Federal Court Vacates Proposed Trump Administration Rules That Sought to Restrict H-1B Visas
December 07, 2020

A U.S. District Court judge in California last week struck down new departments of Labor (DOL) and Homeland Security (DHS) interim final rules that would have restricted the H-1B visa program for highly skilled workers and drastically increased the wage levels required for hiring H-1B employees.

ACE submitted an amicus brief in the case in October, along with a similar case filed in the District of Columbia.

Taken together, the two rules would have substantially restricted the H-1B visa program (read our comments on the DHS rule here, and CUPA-HR’s comments on the DOL rule here). The DOL rule would have made it prohibitively expensive, in many cases, for employers to hire workers with H-1B visas. The DHS rule sought to limit the categories of workers who qualify for H-1B visas, reducing the number of H-1B positions by at least one-third.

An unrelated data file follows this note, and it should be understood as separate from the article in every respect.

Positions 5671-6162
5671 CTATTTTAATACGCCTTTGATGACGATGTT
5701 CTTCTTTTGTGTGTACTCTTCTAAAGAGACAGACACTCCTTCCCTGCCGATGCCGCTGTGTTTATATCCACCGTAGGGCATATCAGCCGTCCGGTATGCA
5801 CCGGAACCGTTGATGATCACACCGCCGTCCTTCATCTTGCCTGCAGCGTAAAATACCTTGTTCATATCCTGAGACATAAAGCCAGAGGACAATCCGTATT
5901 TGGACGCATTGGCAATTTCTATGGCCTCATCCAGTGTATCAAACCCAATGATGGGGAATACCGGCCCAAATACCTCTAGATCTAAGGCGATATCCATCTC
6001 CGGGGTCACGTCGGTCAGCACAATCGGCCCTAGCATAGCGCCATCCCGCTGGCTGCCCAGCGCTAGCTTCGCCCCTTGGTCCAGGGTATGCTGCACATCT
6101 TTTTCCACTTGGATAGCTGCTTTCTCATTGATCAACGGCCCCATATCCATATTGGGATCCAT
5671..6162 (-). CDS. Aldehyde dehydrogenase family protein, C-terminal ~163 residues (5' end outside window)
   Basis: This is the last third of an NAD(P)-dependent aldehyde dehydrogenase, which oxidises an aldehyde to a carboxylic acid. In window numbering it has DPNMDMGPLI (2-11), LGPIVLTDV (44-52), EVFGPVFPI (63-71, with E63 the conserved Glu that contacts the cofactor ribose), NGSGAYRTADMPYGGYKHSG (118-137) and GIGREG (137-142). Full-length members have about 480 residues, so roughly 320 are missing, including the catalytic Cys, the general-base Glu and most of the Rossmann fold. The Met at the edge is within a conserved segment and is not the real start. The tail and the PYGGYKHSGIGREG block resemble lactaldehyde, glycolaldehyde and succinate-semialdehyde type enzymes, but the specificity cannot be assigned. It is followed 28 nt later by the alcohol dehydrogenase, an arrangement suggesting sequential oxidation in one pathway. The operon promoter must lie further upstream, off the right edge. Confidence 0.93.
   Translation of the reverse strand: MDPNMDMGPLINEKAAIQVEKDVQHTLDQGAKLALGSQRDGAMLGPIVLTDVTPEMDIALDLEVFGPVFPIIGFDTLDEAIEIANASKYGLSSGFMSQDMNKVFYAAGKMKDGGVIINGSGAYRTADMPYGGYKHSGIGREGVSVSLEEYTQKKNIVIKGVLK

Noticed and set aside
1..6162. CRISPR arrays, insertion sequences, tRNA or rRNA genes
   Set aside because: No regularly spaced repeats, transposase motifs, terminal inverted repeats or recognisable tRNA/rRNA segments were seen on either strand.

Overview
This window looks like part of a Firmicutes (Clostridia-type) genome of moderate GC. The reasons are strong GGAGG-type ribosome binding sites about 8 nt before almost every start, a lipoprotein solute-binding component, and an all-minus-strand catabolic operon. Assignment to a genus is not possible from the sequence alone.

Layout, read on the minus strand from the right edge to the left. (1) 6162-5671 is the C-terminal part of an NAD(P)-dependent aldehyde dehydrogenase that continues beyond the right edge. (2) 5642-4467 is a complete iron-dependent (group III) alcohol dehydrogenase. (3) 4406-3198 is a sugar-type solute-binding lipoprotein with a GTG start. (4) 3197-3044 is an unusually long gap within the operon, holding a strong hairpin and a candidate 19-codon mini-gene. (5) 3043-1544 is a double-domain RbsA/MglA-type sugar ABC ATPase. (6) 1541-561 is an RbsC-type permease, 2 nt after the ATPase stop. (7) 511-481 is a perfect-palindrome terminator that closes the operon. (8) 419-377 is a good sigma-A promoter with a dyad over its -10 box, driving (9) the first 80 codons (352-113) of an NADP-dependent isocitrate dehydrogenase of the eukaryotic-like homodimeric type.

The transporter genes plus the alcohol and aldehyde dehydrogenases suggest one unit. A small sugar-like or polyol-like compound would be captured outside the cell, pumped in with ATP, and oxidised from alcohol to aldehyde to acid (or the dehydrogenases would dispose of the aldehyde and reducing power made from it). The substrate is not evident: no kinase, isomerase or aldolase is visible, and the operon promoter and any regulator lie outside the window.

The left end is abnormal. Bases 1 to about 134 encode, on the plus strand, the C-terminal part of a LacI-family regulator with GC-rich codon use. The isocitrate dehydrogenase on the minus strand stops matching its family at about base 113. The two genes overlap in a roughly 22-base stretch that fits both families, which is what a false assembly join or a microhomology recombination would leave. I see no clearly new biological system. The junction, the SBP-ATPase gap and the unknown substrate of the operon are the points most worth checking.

As The Associated Press reported, Judge Jeffrey White said in his ruling that the government “didn't follow transparency procedures and its contention that the changes were an emergency response to pandemic job losses didn’t hold water because the Trump administration has floated the idea for some time but only published the rules in October.”

The decision effectively vacates both rules, although White did not explicitly mention a nationwide injunction.

It is unclear right now whether the administration will appeal the ruling.

On a related note, ACE and 20 other higher education groups sent a letter Dec. 2 to DHS asking the agency to withdraw a separate proposed rule regarding a modification of registration requirements for cap-subject H-1B petitions. While colleges and universities are not subject to the cap, it would disadvantage our recent international graduates and entry-level foreign professionals by changing the current H-1B lottery to prioritize H-1Bs at higher wage levels.

The associations have asked the administration to withdraw the rule and allow the current structure to remain in place.​